IFAD approves $218 million for rural poverty works worldwide

By Naagesh, N.

Microfinance Focus, Sept. 17, 2009: At its board meeting in Rome, the International Fund for Agricultural Development (IFAD) has approved $161.56 million in loans and $56.26 million in grants for projects helping smallholder farmers adapt to a changing climate and contributing to reductions in greenhouse gas emissions.

These include projects from Chad’s water network to support the seasonal movement of shepherds and livestock, encourage small-scale water resources management to increase yields in Bangladesh and strengthen water harvesting and soil conservation measures in Lebanon.

The Board also approved $3.35 million in grants to international research centres and intergovernmental organizations.

IFAD’s Executive Board which met in Rome on Tuesday to approve these projects usually oversees the organization’s general operations and approves its programme of work. It consists of 18 members and 18 alternate members who hold three-year terms. The board meets three times a year.

Projects approved by the 97th Executive Board session:

Western and Central Africa – two project loans – $31.5 million

Chad – Pastoral Water and Resource Management Project in Sahelian Areas – Total cost: $39.5 million; IFAD Debt Sustainability Framework (DSF) grant: $19.5 million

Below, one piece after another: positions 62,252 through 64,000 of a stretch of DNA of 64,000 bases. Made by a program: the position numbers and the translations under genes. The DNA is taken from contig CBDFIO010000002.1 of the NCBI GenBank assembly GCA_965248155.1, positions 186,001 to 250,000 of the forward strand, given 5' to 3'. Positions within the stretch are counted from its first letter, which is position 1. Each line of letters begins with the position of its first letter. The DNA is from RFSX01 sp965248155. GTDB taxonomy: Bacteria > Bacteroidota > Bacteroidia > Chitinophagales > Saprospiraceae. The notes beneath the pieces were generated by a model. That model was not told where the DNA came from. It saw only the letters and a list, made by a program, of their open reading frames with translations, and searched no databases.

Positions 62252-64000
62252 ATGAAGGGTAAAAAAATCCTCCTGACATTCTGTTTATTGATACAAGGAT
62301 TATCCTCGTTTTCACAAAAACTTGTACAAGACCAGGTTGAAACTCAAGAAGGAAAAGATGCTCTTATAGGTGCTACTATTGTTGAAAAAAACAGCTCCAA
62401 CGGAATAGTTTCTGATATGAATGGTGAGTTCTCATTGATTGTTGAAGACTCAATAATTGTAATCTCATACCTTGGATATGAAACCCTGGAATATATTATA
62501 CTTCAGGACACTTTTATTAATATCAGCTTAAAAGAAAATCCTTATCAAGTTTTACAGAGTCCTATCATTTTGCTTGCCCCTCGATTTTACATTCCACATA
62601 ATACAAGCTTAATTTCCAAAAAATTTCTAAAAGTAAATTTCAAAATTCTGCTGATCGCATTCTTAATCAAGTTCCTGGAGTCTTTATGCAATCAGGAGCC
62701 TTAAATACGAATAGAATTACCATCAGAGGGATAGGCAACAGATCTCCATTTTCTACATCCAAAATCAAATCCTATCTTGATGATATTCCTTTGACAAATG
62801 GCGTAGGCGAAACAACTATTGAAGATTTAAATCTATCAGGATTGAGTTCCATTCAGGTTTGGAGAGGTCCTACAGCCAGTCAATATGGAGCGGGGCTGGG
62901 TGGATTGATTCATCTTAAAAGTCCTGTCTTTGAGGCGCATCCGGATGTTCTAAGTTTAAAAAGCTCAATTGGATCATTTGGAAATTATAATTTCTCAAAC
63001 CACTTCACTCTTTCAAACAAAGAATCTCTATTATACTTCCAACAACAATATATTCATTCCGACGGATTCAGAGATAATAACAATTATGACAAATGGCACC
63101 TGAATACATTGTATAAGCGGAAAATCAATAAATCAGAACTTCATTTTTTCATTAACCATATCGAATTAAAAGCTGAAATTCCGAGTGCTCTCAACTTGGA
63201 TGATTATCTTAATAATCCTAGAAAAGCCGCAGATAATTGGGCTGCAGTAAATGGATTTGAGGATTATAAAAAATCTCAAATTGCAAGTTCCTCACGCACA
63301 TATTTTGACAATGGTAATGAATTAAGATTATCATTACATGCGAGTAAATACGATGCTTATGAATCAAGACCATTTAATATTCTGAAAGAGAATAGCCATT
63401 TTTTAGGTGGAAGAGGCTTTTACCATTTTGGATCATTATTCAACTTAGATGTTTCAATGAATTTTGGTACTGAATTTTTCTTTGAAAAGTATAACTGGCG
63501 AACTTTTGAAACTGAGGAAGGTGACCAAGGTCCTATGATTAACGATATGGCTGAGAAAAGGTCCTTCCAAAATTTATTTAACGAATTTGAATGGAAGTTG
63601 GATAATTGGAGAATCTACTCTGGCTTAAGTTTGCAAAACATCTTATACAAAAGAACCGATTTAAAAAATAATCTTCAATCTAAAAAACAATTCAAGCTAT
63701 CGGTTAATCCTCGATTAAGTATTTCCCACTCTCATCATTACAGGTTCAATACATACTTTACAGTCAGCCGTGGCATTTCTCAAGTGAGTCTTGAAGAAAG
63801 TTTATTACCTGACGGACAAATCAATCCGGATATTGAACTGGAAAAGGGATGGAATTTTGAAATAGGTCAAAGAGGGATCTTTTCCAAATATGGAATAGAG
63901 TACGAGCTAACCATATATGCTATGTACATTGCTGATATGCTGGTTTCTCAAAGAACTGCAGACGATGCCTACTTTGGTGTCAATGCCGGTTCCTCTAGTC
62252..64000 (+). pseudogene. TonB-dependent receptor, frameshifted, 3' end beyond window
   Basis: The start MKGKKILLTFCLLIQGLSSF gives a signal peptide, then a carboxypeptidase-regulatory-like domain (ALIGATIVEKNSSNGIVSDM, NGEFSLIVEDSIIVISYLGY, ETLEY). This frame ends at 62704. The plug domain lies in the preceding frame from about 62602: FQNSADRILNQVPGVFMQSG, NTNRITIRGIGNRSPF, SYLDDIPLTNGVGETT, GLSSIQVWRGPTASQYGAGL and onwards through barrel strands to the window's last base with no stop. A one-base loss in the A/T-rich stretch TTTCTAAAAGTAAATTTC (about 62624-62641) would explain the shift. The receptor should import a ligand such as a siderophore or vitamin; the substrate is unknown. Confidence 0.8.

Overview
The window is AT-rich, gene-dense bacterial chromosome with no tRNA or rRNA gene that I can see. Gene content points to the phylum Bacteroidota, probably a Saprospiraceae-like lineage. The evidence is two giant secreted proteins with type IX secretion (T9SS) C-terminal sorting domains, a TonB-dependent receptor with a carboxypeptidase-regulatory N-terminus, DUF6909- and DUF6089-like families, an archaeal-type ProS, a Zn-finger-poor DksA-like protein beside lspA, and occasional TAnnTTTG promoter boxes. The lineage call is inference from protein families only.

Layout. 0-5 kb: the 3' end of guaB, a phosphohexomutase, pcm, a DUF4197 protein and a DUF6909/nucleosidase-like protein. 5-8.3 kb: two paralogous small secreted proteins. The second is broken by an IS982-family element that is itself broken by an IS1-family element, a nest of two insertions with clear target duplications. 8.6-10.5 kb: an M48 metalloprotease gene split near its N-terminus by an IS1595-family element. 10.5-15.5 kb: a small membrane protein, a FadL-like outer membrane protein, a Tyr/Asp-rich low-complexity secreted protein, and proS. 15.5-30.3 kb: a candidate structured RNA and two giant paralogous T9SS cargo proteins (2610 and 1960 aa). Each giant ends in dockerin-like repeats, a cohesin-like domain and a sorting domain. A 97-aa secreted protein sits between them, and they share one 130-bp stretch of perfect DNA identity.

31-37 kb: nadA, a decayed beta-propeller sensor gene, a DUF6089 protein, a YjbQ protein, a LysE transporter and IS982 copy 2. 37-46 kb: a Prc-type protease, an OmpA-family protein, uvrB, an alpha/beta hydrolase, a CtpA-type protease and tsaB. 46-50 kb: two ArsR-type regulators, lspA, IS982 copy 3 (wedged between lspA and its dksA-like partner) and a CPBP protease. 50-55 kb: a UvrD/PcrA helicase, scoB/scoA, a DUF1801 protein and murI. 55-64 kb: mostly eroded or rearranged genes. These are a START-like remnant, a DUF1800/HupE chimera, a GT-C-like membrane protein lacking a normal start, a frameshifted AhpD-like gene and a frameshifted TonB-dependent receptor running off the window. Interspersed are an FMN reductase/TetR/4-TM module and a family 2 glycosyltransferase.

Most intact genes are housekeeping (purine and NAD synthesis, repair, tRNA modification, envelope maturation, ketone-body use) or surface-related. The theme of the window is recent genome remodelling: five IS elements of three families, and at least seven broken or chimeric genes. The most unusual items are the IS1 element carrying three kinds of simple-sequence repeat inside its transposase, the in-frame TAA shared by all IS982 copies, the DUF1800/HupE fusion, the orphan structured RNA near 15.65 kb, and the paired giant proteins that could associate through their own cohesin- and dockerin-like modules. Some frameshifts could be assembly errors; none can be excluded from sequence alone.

Mauritania – Value Chains Development Programme for Poverty Reduction – Total cost: $17.8 million; IFAD loan: $6 million; IFAD DSF grant: $6 million

Eastern and Southern Africa – two project loans- two project grants: $96.0 million

Ethiopia – Pastoral Community Development Project II -
Total cost: $139 million; IFAD loan: $19.5 million; IFAD DSF grant: $19.5 million

Uganda – Supplementary loan and grant for the District Livelihoods Support Programme – Total cost: $58.93 million; IFAD suppl. loan: $18.00 million; IFAD supplementary grant: $2 million

Uganda – Supplementary loan for the Community Agricultural Infrastructure Improvement Programme – Total cost: $81.9 million; IFAD supplementary loan: $17.0 million

Zambia – Smallholder Agribusiness Promotion Programme – Total cost: $23.5 million; IFAD loan:$20.0 million

Asia and Pacific – two project loans – $40.33 million

Bangladesh – Participatory Small-scale Water Resources Sector Project – Total cost:$107.3 million; IFAD loan:$22.0 million

Pakistan – Crop Maximization Support Project – Total cost: $20.3 million; IFAD loan:$18.33 million

Latin America and Caribbean – four project loans – one project grant – $42.39 million

Brazil – Semi-arid Sustainable Development Project in the State of Piaui – Total cost: $39.14 million; IFAD loan: $20.0 million

Ecuador – Ibarra-San Lorenzo Development Project – Total cost: $13.68 million; IFAD loan: 8.63 million

Haiti – Small-scale Irrigation Development Project – Total cost:$ 34.1 million; IFAD DSF grant: $5.66 million

Mexico – Community-based Forestry Development Project in Southern States – Total cost: $18.53; IFAD loan: $5 million

Paraguay – Supplementary financing for the Empowerment of Rural Poor Organizations and Harmonization of Investments Project – Total cost: $17.8 million; IFAD suppl. loan: $3.1 million

Near East and North Africa Division – two project loans- $7.61 – million

Lebanon – Hilly Areas Sustainable Agricultural Development Project – Total project cost: $16.64 million; IFAD loan: $4 million; IFAD grant: $0.60 million